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In both Homer’s Odyssey and Virgil’s Aeneid, destiny and free will are both significant. Destiny is unchangeable, it may seem like a coincidence, but it is something no person controls for oneself, but within the destiny, you do have a choice. Free will is defined whenever characters make decisions, or when you can do something as long as you have the resources, skills, and abilities to do so. Each destiny and free will have some connections between each other, also can be affected by each other.
In Odyssey, the prominent evidence on destiny and free will is when Polyphemus curses Ulyssey in the book when they are fleeting away. “Hear me, Poseidon who circle the earth, dark-haired. If truly I am your son, and you acknowledge yourself as my father, grant that Odysseus, sacker of cities, son of Laertes, who makes his home in Ithaca, may never reach that home; but if it is decided that he shall see his own people, and come home to his strong-founded house and to his own country, let him come late, in bad case, with the loss of all his companions, in someone else’s ship, and find troubles in his household.” ‘So he spoke in prayer, and the dark-haired god heard him.’ Polyphemus entreats his father Poseidon as well as destinytohis assistance in cursing Odysseus. This proves that destiny and free will matters to each other. It is Odysseus’s choice to blind the Cyclops and to reveal his name to him, therefore it is his destiny to suffer at sea by Poseidon, his arrogant and pride determined the following course of events. But in this destiny, he has his free will to decide how and what to do to overcome the difficulties during the journey back to his home.
For instant, he spends a year with Circe, enjoying the luxurious life and having fun with the rest. On the hand, it is a waste of time, he could have gone home a year early, maybe he wouldn’t need to face the coming up problems; On the other hand, the time of spending on the island peacefully, he is relaxed and immersed in the joy of happiness, but also he loses a men of his, Elpeno, who gets drunk and falls of the roof by accident. Ulysses is allowed to decide how long he is staying and when he wants to leave, he is even allowed to do anything he wants to do but under the circumstances of capability, whatever decision Ulysses makes will not change the fact that he gets home, but will affect the process.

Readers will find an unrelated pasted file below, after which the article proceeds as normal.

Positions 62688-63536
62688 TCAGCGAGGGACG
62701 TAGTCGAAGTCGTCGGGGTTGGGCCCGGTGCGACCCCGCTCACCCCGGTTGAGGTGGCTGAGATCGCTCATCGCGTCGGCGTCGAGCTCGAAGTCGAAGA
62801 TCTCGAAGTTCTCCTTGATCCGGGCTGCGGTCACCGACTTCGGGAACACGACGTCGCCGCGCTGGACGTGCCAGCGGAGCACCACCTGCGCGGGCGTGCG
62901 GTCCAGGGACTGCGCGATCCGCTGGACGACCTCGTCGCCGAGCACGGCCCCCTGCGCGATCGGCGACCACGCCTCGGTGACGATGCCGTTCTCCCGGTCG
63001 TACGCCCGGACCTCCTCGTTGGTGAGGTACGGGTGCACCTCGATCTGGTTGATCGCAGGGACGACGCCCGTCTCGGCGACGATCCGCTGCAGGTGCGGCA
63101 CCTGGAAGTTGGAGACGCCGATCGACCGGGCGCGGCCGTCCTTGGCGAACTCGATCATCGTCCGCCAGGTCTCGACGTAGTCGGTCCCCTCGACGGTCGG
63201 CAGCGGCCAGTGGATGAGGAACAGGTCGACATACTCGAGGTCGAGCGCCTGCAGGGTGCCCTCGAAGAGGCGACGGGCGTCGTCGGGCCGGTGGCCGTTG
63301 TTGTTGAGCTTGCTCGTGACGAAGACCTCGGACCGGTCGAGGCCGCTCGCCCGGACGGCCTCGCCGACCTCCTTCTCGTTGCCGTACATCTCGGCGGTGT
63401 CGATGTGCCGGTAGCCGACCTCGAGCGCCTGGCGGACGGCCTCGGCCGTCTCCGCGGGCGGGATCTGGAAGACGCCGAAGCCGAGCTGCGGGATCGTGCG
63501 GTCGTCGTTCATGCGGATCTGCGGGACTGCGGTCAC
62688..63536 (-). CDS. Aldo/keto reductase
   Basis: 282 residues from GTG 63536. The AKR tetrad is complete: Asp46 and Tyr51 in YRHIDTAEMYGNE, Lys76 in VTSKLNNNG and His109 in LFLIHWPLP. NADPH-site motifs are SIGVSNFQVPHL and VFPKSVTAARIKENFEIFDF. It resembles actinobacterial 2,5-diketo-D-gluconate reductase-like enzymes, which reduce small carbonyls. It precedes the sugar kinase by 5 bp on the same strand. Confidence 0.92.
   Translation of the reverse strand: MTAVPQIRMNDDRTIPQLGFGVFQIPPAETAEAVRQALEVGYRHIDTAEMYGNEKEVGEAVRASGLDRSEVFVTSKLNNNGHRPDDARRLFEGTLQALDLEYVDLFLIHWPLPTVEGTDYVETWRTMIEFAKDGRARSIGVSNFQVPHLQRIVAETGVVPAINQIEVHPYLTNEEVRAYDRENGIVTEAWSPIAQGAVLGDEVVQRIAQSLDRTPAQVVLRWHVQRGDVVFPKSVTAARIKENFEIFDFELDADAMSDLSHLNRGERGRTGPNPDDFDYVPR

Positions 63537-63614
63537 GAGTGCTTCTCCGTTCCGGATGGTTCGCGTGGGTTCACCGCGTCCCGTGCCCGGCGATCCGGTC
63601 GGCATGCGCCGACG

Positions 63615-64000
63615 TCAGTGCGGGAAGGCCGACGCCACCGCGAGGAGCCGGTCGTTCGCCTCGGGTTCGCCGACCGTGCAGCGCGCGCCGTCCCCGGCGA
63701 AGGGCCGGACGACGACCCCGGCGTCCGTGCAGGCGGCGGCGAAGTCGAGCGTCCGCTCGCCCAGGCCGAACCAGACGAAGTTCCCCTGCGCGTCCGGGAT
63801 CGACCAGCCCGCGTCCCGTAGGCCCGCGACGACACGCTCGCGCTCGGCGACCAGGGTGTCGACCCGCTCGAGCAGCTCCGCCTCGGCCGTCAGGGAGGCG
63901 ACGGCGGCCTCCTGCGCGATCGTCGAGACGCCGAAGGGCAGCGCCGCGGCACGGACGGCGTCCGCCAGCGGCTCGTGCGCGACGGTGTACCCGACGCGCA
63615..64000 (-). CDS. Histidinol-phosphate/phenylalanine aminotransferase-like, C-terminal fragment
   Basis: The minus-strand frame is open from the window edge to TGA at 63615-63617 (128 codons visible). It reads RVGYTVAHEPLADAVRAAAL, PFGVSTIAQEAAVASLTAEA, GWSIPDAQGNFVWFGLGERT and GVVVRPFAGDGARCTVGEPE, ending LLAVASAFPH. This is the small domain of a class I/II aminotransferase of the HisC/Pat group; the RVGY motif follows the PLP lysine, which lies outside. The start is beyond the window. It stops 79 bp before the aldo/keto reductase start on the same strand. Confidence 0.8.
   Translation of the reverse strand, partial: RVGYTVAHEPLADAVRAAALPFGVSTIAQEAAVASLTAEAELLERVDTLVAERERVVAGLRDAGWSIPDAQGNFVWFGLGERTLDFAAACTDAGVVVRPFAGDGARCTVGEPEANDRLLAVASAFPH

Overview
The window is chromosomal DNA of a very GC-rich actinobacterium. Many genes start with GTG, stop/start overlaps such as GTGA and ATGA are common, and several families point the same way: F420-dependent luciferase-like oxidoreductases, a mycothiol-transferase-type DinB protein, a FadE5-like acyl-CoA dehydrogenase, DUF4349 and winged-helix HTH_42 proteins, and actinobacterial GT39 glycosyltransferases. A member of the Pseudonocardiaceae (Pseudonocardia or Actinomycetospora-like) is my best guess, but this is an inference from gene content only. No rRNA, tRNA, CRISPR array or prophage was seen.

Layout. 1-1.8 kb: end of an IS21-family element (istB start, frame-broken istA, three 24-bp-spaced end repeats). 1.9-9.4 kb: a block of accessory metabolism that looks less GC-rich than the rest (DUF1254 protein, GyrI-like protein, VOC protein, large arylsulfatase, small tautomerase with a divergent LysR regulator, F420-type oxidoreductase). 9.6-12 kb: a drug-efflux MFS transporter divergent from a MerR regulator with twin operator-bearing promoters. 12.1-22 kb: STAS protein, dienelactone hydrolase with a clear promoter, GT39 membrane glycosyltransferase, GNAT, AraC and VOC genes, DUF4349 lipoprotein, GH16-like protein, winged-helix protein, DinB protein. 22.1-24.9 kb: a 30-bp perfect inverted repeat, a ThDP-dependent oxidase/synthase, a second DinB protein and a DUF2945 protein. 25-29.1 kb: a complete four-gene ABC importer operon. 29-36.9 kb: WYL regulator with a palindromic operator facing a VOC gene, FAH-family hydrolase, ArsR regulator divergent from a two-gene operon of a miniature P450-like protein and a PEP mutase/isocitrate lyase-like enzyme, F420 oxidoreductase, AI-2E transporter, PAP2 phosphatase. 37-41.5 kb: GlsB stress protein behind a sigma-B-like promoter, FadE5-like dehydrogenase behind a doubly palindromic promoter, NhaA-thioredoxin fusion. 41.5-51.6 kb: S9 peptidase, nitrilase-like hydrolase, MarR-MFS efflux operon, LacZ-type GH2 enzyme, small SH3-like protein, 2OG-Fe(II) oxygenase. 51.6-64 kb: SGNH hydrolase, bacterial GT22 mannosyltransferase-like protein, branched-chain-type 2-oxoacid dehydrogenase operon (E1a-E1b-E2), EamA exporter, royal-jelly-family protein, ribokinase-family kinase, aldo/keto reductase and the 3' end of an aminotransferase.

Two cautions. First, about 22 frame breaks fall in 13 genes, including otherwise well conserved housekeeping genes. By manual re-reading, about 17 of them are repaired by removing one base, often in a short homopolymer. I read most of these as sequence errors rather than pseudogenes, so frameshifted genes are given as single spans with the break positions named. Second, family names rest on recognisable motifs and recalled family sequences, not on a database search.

As for Aeneid, the protector of Carthage, Juno, keeps reminding us that destiny may determine that the Trojans will found a city in Italy, but it doesn’t stipulate how they end up doing it. She knows deeply that one day Aeneas will be defeating Carthage and conquering Rome, and she also knows there is no way to rewrite destiny, even it’s someone else’s. If it is fated that something will happen, there still is some space over how it will happen. Juno decides to make the most of that, and interfere with the Trojans’ life until they can finally found their city. ’Give up what I began? Am I defeated? Am I impotent to keep the king of Teucrians from Italy? The Fates forbid me, am I to suppose?’. As Juno said in episode onewhen she sees Aenea sand his men happily sailing toward Italy. To me, I believe Juno see destiny and free will as two concepts, they aren’t completely opposite, and so that is why she tries her best to interrupt the journey but she is certain that they will eventually arrive home as the destiny is doomed.
Another example of Aeneid is Dido, she is destined to fall in love with Aeneas. Dido doesn’t have the chance of refusing to be in love with Aeneas, what she can do is trying to keep him company or avoiding him from leaving her. In the end, she chooses to die with flame, but it is always her destiny to end her life with the sorrow of heart-broken. Perhaps, if she didn’t encounter Aeneas, she will still die with mourning for her husband’s death or the destruction of her land. The story can be rewrite, but the ending, the destiny, that is death, and no one can change or avoid it.
In conclusion, when destiny is inevitable and free will is unpredictable, you can’t change your destination, but you can adjust your feels when facing it, like how Ulysses and his men try their best to overcome every challenge, or like Aeneas stays calm when he has to leave Dido and obligates his duty. Many reasons that create different paths to the end of the journey, but it is the end that awaits and doesn’t change.
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